Refugio de Los Angeles is the home to many bird species. Over the years, dedicated birders have visited the property. Prominent among them is naturalist and author, Michael Godfrey.
Godfrey writes about his birding experiences at Refugio de Los Angeles:
“Refugio de Los Angeles is perfectly located for bird sightings. The sharp elevational change from sea level to the high ridges of Quebrada Grande is a key to high density biodiversity. The ascending landscape presents different climates, soils, and plant communities which sustain birds, mammals, amphibians and reptiles obligate to those communities. Remember too that many of North America’s birds migrate to winter in the tropics, further boosting Quebrada Grande’s diversity with birds familiar to the U.S. as well as those endemic to Central America. Also, Refugio de Los Angeles is a great place to observe Bergmann’s Rule at work — Biodiversity is richest near the equator and decreases northward. The natural heritage of upper elevations on the Nicoya Peninsula has seen good stewardship through a benign agricultural history and enlightened national policy.”
Michael Godfrey is an accomplished bird videographer who has produced videos for the National Audubon Society. One of his popular videos is the “National Audubon Society Video Guide to 258 Birds of North America”.
When Godfrey visits Refugio de los Angeles he often prefers to spend the evening in a hammock on the front porch to be closer to the birds he loves to observe.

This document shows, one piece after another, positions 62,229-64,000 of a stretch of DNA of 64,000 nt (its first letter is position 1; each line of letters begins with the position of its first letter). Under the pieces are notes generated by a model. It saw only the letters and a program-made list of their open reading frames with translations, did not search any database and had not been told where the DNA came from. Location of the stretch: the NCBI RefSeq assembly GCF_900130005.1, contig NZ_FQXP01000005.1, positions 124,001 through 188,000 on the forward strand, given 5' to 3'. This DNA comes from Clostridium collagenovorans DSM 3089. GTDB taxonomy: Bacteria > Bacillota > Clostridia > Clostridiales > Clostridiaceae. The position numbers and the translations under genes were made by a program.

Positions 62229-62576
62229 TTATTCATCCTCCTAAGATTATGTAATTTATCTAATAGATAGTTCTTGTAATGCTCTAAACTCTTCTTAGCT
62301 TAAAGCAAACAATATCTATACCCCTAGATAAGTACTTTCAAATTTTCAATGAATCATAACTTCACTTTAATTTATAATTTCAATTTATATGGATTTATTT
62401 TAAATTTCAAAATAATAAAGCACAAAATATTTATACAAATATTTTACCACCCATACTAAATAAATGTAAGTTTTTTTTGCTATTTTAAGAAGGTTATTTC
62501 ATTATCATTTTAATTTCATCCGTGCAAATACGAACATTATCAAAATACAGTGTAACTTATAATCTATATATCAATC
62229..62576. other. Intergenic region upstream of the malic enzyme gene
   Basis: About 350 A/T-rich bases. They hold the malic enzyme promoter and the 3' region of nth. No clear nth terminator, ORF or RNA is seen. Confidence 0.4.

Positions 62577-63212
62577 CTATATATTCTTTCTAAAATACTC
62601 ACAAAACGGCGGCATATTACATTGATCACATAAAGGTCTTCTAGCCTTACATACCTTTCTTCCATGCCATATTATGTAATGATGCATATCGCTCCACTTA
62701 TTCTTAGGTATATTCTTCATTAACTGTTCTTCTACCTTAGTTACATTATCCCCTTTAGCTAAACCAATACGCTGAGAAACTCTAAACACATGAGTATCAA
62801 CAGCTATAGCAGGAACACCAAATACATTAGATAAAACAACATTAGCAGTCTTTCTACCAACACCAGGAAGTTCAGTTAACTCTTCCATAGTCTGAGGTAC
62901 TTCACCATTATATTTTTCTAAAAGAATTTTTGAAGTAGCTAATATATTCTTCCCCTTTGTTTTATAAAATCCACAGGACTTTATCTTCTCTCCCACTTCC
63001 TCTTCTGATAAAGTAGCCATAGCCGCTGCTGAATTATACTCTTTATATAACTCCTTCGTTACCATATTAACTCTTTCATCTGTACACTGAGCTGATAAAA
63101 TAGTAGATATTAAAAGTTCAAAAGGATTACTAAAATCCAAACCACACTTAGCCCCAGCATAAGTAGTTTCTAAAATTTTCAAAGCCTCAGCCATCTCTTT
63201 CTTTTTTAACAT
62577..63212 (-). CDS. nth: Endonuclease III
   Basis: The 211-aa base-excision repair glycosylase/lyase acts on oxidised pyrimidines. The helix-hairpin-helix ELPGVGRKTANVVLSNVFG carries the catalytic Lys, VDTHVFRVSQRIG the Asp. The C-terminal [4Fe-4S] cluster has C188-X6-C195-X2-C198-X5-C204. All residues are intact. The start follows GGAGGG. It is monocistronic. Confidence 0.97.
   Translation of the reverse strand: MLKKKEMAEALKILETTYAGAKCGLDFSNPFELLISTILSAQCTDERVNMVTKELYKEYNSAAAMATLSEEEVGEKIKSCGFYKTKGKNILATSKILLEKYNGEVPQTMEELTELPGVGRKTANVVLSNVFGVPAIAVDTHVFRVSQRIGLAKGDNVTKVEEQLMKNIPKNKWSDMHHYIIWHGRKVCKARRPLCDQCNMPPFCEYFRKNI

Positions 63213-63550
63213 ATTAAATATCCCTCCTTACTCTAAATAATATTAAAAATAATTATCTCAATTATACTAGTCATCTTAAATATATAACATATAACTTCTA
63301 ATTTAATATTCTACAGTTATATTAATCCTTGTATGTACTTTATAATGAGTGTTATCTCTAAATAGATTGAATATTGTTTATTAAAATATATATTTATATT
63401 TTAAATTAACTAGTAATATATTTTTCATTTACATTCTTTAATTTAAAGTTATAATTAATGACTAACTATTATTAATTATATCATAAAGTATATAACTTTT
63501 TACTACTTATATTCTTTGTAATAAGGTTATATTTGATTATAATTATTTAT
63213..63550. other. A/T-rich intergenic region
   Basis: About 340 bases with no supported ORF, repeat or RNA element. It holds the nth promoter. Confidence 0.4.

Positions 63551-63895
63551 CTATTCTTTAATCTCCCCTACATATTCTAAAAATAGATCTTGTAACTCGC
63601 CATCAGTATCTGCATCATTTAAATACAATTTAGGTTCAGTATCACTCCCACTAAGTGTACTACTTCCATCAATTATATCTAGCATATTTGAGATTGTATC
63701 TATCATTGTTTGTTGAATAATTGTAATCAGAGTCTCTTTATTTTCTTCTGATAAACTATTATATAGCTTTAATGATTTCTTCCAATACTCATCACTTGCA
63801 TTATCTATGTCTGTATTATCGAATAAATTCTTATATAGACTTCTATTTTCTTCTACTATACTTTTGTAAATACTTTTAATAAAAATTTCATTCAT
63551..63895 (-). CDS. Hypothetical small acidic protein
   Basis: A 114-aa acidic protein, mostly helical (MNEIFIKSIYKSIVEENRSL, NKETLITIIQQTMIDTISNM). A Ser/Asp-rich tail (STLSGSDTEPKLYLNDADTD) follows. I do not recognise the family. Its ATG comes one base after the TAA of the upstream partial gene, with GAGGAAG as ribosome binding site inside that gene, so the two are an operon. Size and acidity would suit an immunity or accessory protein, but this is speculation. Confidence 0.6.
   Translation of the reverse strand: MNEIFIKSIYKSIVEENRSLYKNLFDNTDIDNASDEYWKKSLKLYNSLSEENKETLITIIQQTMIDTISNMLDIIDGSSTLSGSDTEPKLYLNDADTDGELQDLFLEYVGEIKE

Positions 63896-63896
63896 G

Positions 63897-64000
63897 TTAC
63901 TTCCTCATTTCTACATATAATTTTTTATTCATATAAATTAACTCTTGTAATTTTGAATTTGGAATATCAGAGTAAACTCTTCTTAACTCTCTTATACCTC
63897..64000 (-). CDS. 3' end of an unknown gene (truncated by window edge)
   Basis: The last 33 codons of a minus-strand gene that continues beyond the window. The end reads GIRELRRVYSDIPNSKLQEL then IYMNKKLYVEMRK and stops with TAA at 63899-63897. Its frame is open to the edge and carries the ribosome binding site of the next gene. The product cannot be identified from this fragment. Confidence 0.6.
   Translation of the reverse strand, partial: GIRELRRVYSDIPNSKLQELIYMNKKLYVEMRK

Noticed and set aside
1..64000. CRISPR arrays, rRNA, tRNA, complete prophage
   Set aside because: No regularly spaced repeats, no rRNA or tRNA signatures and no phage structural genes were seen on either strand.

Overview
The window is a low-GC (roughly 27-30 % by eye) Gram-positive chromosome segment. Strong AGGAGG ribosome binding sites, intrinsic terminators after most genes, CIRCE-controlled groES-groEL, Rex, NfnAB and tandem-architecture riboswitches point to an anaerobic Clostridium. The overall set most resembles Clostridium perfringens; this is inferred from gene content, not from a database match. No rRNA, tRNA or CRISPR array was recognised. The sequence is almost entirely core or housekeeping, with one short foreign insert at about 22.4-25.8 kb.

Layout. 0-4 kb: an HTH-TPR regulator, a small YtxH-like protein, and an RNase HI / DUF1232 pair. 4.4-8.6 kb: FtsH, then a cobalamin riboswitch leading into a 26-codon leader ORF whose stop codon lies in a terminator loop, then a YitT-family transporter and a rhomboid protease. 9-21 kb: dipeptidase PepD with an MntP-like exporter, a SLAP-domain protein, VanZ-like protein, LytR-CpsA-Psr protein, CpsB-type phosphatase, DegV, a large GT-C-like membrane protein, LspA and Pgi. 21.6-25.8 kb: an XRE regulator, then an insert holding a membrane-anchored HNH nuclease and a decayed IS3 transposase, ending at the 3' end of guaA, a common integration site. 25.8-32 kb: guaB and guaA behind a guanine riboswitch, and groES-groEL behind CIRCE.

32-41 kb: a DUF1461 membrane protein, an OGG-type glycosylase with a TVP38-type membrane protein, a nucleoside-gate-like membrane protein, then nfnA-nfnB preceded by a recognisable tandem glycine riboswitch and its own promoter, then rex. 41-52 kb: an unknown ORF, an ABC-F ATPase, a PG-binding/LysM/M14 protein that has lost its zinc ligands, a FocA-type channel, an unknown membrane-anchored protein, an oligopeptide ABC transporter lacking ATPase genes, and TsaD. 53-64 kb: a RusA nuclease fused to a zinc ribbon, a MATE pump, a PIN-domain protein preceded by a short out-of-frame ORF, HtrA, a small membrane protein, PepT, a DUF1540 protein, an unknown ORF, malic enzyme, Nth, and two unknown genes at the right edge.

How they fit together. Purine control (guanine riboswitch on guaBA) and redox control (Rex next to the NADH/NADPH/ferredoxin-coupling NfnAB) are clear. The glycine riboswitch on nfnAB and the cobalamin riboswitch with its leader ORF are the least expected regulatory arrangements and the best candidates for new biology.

“The pleasure of sleeping in the drift of ideal temperatures and the music of night birds followed by the dawn chorus that greets the day at Refugio de Los Angeles is the most beautiful of sounds.”
In the winter of 2008 educator-naturalist Dr. William Hilton spent the day at Refugio de Los Angeles with his research team catching, banding and releasing hummingbirds for his field study on migration patterns of the ruby-throated hummingbird. Dr. Hilton was pleased to find an active hummingbird population in residence on the property. Within an hour of their arrival, Dr. Hilton and his associates observed nine species of hummingbirds. (www.rubythroat.org)
During the past 10 years, Dr. Hilton has led more than 2000 U.S., Canadian, and Costa Rican citizen scientists on 24 Neotropical hummingbird field expeditions, (through Oct., 2014), including 12 to Guanacaste Province, Costa Rica. There he became the first researcher to systematically band and observe ruby-throats on their non-breeding grounds in the tropics; 798 ruby-throated hummingbirds have been banded in Guanacaste. (Hilton Pond Center for Piedmont Natural History)
Banding the hummingbird is a skill few are qualified to do. Dr. Hilton accomplishes this feat with calm precision. One of a select group of “master banders” in the United States, Dr. Hilton received his certification from the U.S. Bird Banding Labratory, part of the U.S. Geological Survey.
Bird Watching at Refugio de Los Angeles
Friends and valued teachers, Linda and Ernie Carman are owners of Cafe Cristina, an organic coffee farm in Paraiso, Costa Rica. (cafecristina.com) The Carmans have visited Refugio de Los Angeles on many occasions. Their son, Ernesto, is one of Costa Rica’s outstanding naturalists and bird guides. On a rare break from leading birding tours all over Costa Rica, Ernesto spent a brief time at Refugio de Los Angeles. On a warm afternoon during the dry season he rested in the shade of the main house front porch and did what he does best! In the span of a few hours, he sighted 72 different bird species.
Refugio De Los Angeles, Quebrada Grande, Guanacaste
Compiled By E.M. Carman on 31-March-2002.
(all of the photographs of birds that appear in this list were taken by Michael Godfrey on Refugio de Los Angeles, except where otherwise noted.)